Mosul offensive slows as death toll soars
MOSUL, Iraq – Winter is approaching in Mosul. Temperatures have dropped sharply and rain is turning access roads that the Iraqi military has been using to get around recaptured districts into fields of mud. Children wear woolen hats as they play outside their bullet-riddled homes, with gunfire and the heavy thud of artillery rippling overhead.
Nearly seven weeks into the offensive, the advance has slowed. IS has been pushed out of more than 20 neighborhoods, but the majority of the city is still under their control. Now, the fighters’ tactics are bogging down Iraqi forces, who say they faced more than 630 suicide car bomb attacks in the first 45 days of the operation — that’s an average of 14 every day.
On a recent afternoon in the neighborhood of Gogjali, located on the eastern side of Mosul’s city limits, soldiers from Iraq’s elite “Counter Terrorism Service” (CTS) took a pause from the fighting to huddle around a fire. The twisted metal of a military Humvee destroyed by an Islamic State group bomb blast lay nearby on the side of the road. It’s been a bruising campaign so far, and CTS units have been at the very front of it, incurring some of the heaviest losses of all.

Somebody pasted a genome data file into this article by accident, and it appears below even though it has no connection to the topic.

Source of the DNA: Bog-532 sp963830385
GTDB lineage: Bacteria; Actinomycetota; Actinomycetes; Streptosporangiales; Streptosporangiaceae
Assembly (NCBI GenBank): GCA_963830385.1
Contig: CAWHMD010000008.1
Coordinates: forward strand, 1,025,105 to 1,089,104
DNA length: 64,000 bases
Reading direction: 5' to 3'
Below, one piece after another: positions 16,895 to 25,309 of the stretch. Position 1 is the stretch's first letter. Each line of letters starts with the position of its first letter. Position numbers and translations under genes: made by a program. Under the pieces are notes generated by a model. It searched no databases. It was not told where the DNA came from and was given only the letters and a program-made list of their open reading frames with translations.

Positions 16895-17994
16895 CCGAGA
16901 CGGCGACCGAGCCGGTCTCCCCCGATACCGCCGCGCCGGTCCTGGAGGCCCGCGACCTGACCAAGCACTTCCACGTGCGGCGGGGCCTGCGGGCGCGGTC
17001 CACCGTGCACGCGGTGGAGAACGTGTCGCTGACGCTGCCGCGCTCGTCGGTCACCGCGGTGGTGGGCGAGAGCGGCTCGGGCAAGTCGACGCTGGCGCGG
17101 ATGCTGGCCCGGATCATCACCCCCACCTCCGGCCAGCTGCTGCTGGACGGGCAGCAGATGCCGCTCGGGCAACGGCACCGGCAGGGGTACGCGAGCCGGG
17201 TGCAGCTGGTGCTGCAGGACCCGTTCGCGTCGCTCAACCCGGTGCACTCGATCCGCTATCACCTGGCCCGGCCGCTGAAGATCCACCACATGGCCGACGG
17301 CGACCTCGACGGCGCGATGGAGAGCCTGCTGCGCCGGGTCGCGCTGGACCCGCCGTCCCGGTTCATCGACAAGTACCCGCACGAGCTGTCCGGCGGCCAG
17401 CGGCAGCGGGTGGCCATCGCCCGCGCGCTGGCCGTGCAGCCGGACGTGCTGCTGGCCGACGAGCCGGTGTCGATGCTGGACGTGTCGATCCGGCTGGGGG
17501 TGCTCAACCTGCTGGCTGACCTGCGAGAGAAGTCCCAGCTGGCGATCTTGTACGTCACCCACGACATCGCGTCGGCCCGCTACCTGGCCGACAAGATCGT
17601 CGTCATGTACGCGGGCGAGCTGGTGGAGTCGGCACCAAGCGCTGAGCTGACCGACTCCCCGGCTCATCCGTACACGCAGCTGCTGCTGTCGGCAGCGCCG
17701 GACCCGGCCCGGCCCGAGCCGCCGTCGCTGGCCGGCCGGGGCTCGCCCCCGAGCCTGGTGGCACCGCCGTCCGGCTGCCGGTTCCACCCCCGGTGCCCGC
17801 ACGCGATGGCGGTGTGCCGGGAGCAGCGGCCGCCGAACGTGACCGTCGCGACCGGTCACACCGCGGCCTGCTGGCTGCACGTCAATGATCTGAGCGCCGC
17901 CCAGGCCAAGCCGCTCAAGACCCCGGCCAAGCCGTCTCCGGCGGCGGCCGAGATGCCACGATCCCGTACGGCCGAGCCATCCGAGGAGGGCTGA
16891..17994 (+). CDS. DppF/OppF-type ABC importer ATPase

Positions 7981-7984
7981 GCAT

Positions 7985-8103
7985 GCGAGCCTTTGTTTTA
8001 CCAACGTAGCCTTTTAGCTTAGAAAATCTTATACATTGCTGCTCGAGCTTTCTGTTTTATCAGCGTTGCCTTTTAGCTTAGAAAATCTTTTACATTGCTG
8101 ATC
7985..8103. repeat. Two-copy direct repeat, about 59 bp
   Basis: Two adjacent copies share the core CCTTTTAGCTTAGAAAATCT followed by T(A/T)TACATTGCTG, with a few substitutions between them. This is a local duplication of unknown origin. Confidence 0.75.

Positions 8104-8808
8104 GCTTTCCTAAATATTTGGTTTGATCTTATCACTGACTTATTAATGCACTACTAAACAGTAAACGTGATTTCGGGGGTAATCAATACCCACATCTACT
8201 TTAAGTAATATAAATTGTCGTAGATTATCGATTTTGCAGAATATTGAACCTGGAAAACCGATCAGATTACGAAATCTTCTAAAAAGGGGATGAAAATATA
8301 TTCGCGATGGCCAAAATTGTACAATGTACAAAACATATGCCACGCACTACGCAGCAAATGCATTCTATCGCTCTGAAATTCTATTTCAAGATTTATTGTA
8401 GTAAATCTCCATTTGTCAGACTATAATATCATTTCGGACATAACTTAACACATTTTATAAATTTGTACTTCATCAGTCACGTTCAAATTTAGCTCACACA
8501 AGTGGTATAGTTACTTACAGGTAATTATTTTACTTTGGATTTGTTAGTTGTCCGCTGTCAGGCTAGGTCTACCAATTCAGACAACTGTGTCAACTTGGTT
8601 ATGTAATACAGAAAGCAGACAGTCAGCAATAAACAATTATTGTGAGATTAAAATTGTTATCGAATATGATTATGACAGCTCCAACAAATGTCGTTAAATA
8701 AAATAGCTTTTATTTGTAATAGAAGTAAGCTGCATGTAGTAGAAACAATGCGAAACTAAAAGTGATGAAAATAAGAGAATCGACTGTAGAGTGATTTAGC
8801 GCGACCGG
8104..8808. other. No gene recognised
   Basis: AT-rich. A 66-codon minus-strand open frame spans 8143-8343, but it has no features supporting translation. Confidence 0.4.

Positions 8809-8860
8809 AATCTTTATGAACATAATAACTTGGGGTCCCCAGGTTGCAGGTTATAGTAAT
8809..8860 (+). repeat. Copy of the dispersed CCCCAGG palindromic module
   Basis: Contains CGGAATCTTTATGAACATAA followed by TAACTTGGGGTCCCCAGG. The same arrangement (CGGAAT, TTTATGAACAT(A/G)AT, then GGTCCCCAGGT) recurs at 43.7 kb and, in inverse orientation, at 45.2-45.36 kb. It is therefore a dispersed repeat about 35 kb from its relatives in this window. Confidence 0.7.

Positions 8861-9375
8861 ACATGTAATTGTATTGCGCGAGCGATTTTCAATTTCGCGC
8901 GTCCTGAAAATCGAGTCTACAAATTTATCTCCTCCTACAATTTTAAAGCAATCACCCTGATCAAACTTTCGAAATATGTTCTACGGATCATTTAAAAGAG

Iraqi commanders are considering whether to make changes to their current strategy that, up to now, has encouraged civilians to stay in their homes.
“We will watch the situation,” said Sabah al-Noman, spokesperson of the Iraqi CTS, speaking to VICE News outside a military command outpost on the eastern edge of the city. “If the situation needs the people in the next neighborhoods to displace from their house we will do that.”
The current approach has been to try to avoid a mass exodus of civilians that could cause a humanitarian crisis and potentially afford IS fighters a means of escape. But it hasn’t worked — the continued presence of families has hampered the aerial bombardment of IS positions, and the military’s ground forces haven’t been able to break through in the ways they expected.
And the civilian cost continues to rise regardless. The United Nations said there has been a “staggering” number of casualties in Iraq since the operation began. In November alone the civilian toll was more than 900 killed and a similar number injured, according to figures released by the UN Assistance Mission for Iraq. Most of those deaths were in Mosul.
At field clinics on the front lines and in the emergency wards of nearby hospitals, many of the patients are women and children. Doctors say that entire families are arriving in need of critical care after a mortar round or airstrike has hit their home, and that the balance of the patients has shifted dramatically during the course of the campaign.
“Nowadays they are civilians, more than 90 percent they are civilians,” said Doctor Lawand Meran, director of the West Erbil hospital. “We are in a very bad situation, we receive patients beyond our capacity.”